A QUICK LOOK
A guide to help you to feel more at home when visiting European countries
By PETER ANSON
PEOPLE who spend their holidays abroad cannot remain very long on the Continent of Europe these days owing to currency restrictions. Because it has become so difficult to calculate just how. far the sum of £25 can be spun out, more and more holidaymakers take the line of least resistance and decide on a motor-coach tour, unless they are young and agile, when the adventurous among them seem to enjoy hitch-hiking.
The latter method of travel ceo tainly allows a closer contact with the lives of ordinary people. The former is much more comfortable and mentally restful, but the impressions gathered of foreign countries and peoples tend to be very superficial. The object of these brief notes is to help readers of this paper to know what to look out for and how to understand the religious life of those countries in Europe to which it is still possible to visit, and which are not yet behind the Iron Curtain.
THE Republic of Austria still remains a predominantly Catholic country, although the Church is no longer so rich and powerful as it was in the days of the Austro-Hungarian Empire. Should you be visiting Austria it is more than probable that you will not venture farther east than the Tyrol. in the villages among its mountains Catholic life, with strong local characteristics, will be discovered.
IT is a false idea to think of France las a Catholic nation. It would be more correct to say that today about half the population is religiously indifferent. Indeed, there is an increasing minority which is actively opposed to Christianity in any shape or form.
Rut how can one generalise about the characteristics of Catholic life in this country? The simplest thing to say is that France is made up of saints and sinners.
Holidaymakers who go to France may find themselves in a part of the country where the Faith still influences the daily life of the people; on the other band, it is equally possible that they will stay in a district where Communism is rampant and where churches are half-empty. There are many parts of France which have to be reconverted: dioceses which are now almost pagan. Elsewhere the Faith seems to be almost as strong as it always was.
The best way to sum up French religion at the present time is to say that when it is good it is very, very good, but when it is bad it is horrid! To put it differently. France has a minority of fervent Catholics amid a mass of indifferent or hostile pagans.
yN order to understand the charac tercstics of this mainly Catholic country, it is important to bear in mind that it was not until 1831 that Belgium became a nation with its own monarch.
The cathedrals. churches and public buildings you will visit date mostly from the times when the country was ruled over by Bishops, dukes, counts, and latterly by the Spaniards.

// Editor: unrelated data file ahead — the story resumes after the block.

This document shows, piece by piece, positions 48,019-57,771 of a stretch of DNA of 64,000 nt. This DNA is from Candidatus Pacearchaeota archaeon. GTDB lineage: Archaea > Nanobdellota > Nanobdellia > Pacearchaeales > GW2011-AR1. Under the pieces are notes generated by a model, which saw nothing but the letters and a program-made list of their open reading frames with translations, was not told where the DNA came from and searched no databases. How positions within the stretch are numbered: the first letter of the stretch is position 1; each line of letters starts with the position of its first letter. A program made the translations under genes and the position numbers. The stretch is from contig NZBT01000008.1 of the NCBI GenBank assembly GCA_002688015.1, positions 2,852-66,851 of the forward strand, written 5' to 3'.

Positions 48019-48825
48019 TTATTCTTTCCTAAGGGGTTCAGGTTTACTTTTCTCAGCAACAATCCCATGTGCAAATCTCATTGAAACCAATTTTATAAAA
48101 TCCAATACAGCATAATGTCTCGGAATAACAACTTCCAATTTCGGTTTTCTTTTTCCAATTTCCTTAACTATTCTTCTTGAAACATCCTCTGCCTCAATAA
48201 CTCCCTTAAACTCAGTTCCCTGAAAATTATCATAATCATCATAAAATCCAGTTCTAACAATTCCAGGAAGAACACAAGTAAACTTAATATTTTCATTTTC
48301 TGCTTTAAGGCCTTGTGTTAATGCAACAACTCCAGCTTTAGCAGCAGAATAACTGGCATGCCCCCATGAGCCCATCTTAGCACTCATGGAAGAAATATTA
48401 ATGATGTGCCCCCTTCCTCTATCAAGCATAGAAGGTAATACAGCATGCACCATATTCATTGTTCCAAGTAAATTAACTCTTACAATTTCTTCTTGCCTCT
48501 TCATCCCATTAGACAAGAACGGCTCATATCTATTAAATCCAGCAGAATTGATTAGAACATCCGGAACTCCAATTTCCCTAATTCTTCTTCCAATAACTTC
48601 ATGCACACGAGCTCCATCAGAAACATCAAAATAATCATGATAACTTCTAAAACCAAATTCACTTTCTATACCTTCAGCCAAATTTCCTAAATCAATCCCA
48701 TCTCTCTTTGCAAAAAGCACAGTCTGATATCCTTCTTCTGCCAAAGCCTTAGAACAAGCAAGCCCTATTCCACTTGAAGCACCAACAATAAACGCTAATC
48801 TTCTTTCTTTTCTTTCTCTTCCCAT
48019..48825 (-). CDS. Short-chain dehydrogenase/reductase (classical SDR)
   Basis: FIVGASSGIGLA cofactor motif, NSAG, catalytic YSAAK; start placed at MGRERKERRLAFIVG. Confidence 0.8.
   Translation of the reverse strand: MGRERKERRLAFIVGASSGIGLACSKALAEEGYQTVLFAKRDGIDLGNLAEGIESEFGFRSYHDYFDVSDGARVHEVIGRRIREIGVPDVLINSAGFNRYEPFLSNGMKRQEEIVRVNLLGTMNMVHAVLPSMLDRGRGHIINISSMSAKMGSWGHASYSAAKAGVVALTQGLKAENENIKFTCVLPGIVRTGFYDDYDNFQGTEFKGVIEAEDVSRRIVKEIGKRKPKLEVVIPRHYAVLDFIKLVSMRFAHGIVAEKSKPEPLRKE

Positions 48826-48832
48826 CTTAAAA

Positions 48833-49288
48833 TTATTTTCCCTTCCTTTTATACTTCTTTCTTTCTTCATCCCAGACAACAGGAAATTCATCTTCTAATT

Again, there is no such person as a "typical Belgian," for the population is composed of two almost equal groups; the Flemings (in the northem part of the country, nearest the sea) and the Walloons (south of Brussels). The former speak Flemish; the latter French. There is very little in common between them, except that most of them profess the same Catholic religion.
IN Denmark, Norway and Sweden ahe Catholic Faith was gradually suppressed after the 16th century. Lutheranism became the established religion in all of them.
In Sweden in particular many of the external features of Catholic worship have been retained, Some of the Lutheran pastors believe that they have retained the Apostolic Succession. A small "High Church" movement makes slow progress.
"PLANT in Feb. Prune in Feb." An Ieasy reminder for this month's most fragrant flowering shrub, Chimonanthus fragrans, our English Wintersweet, or Japanese All-Spice. On a south-west wall and planted in a fairly rich soil with an admixture of sand, it will grow to a good nine or 10 feet and trail for your delight long sprays of tiny pink and yellow scented blossoms through most of the drear days at the year's beginning. Its drawback. for those who want a quick return for their planting, is that the young plants take a year or two to come to maturity, and the little speckled flowers will have to be rather patiently waited for. But once established the shrub will look after itself and bloom each year with little or no attention.
Strictly speaking. the old shoots of Wintersweet should be pruned right back to within an inch of their base as soon as they have finished flowering—generally about the end of February. Neglect this pruning for a year or two and you may not get such good blooms, but you will be surprised, one morning about Candlemas the following year, by finding long sprigs starred with tiny buds that, if you cut and take into the house and (after hammering the woody stems) put into warm water, will soon open out and bloom on for weeks.
The seeds of Wintersweet can be sown in pots and reared under glass, or the plant itself can be layered for